Wearing our brains on our sleeve.
27 May 2017 12:07 (South Africa)
Opinionista Philippa Garson

United Nations: Some proudly South African moments

  • Philippa Garson
    Philippa Garson
    Philippa Garson

    Philippa Garson is a freelance journalist and writer living in New York. She covers global development and humanitarian issues for IRIN and also writes about health, drug policy and organised crime. She started out long ago as a trainee reporter at Weekly Mail, where she worked as an investigative and political reporter and then editor of M&G's sister publication, The Teacher. After completing a Fellowship on HIV/AIDS and the Media at Wits Journalism School she moved with her family to New York, a city she loves and hates, depending on the day. She never stops missing home. 

While world leaders were launching the ambitious Sustainable Development Goals (SDGs) at the United Nations (UN) in New York, President Jacob Zuma included, a few other notable South Africans cropped up to infuse the stuffy proceedings with some quintessentially South African traits: bluntness and colour.

Unlike many of the other leaders who droned on about the gains that have been made by the precursors to the SDGs, the Millennium Development Goals, honorary South African Graca Machel, chairperson of the Partnership for Maternal, Newborn and Child Health, expressed some frustration to journalists at heads of states being unwilling or unable to tackle the elephant in the room: the humanitarian crises that threaten to wipe out these gains.

She pointed out that if political solutions were not found to end the conflicts sweeping the world, nothing was likely to change for 30-million of the 59-million children currently out of school and living in emergency situations, for example. She spoke about being a refugee herself during the war in Mozambique and said she knew what it was like to live in a camp. “They are not places of dignity for anyone. If you have the choice you’re not going to stay there,” she said.

At the Social Good Summit that took place in parallel in the less formal environment of 92nd Street Y, an eclectic mix of notables from former New Zealand prime minister and UN Development Programme head Helen Clark, to International Rescue Committee head David Miliband, to actresses Sienna Miller, Freida Pinto, Charlize Theron and Laverne Cox, to veteran rock star Patti Smith, sat on sparkling white couches to debate how to save the people and the planet. Most of the women (Smith excluded) were decked out in extremely high heels.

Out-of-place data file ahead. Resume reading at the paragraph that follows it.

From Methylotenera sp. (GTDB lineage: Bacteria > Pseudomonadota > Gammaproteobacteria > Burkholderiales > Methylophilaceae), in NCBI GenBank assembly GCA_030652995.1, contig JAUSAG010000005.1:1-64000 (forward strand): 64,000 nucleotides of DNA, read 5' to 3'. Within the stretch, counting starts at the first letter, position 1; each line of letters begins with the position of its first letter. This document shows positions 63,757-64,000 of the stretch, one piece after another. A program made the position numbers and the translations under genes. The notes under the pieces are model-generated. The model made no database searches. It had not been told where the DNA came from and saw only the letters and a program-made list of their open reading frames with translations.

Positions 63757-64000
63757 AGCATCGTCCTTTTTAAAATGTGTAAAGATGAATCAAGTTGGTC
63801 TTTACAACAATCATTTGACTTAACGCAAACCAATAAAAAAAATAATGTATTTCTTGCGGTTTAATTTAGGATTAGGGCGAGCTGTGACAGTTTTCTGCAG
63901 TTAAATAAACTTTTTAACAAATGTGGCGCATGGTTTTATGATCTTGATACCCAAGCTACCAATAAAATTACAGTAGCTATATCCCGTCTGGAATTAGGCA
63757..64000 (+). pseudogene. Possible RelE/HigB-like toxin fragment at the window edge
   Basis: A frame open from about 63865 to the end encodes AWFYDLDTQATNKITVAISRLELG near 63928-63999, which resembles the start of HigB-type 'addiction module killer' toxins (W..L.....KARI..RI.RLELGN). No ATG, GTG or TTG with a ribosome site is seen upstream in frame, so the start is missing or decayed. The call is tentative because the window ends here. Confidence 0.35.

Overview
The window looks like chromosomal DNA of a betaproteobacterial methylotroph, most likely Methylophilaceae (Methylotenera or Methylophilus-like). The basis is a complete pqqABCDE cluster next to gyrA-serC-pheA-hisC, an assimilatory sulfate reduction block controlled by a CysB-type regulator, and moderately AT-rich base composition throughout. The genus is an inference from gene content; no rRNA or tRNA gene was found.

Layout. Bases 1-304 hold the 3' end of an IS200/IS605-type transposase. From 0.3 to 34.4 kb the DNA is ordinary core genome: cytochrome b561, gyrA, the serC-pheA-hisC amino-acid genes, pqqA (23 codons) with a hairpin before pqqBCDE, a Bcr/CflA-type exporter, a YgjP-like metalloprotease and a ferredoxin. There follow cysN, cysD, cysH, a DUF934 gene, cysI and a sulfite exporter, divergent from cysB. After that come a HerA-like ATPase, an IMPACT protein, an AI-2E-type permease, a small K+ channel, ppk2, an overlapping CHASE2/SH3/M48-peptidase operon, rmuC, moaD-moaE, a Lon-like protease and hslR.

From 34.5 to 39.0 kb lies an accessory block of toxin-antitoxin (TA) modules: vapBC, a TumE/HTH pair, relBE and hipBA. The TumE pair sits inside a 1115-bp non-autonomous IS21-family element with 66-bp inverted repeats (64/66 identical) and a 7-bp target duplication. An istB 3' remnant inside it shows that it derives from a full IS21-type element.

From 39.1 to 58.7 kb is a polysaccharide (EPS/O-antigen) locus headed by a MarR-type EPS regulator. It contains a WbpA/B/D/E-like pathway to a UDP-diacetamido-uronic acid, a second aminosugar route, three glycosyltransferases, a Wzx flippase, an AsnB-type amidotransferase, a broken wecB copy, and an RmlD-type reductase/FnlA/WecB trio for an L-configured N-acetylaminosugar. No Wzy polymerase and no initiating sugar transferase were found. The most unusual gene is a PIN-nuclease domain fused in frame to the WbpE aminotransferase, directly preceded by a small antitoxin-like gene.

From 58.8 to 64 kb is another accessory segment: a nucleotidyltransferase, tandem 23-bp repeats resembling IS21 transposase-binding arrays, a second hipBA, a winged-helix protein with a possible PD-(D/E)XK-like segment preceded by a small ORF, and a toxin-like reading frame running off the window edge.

Others did their bit to popularise the 17 SDGs by taking turns to march across the stage holding up placards of each goal. The idea of the Global Goals campaign is to try to stamp the 17 SDG goals in the minds of the public with a combination of celebrity association and colour coding. Whether this will work remains to be seen, but the celebrities tried their best. Unpacking the 169 targets that are supposed to underpin the SDGs goals, however, will be the far more daunting task that the growing army of UN bureaucrats and other associates will have to get their heads around.

Somewhere in the poster-brandishing, star-studded line-up that also included billionaire philanthropist Mo Ibrahim, Victoria Beckham, Queen Rania of Jordan and Ahmed Mohamed (the photogenic 14-year-old Texan arrested for bringing a homemade clock to school, who has become an overnight star), was a demure-looking Felicia Mogakane from the Black Mambas, a community-based anti-poaching initiative. She brought out Goal No 15: “Life on Land”.

Set up to stop rhino poaching in the Olifants West region of the Balule Nature Reserve, Limpopo, according to their website, the Black Mambas are clearly the new darlings of the UN. Decked out in camouflage outfits, Mogakane and her colleague Colette Ngobeni kept popping up everywhere, provided some vivid contrast to all the white men in suits. Ngobeni later explained that the Black Mambas, a mostly women’s initiative, were “the eyes and ears of the bush”. “When we leave our families to fight the poachers, sometimes we don't know whether we’ll be back or not.” Despite the nobility of their cause, details about their initiative were a bit sparse, however.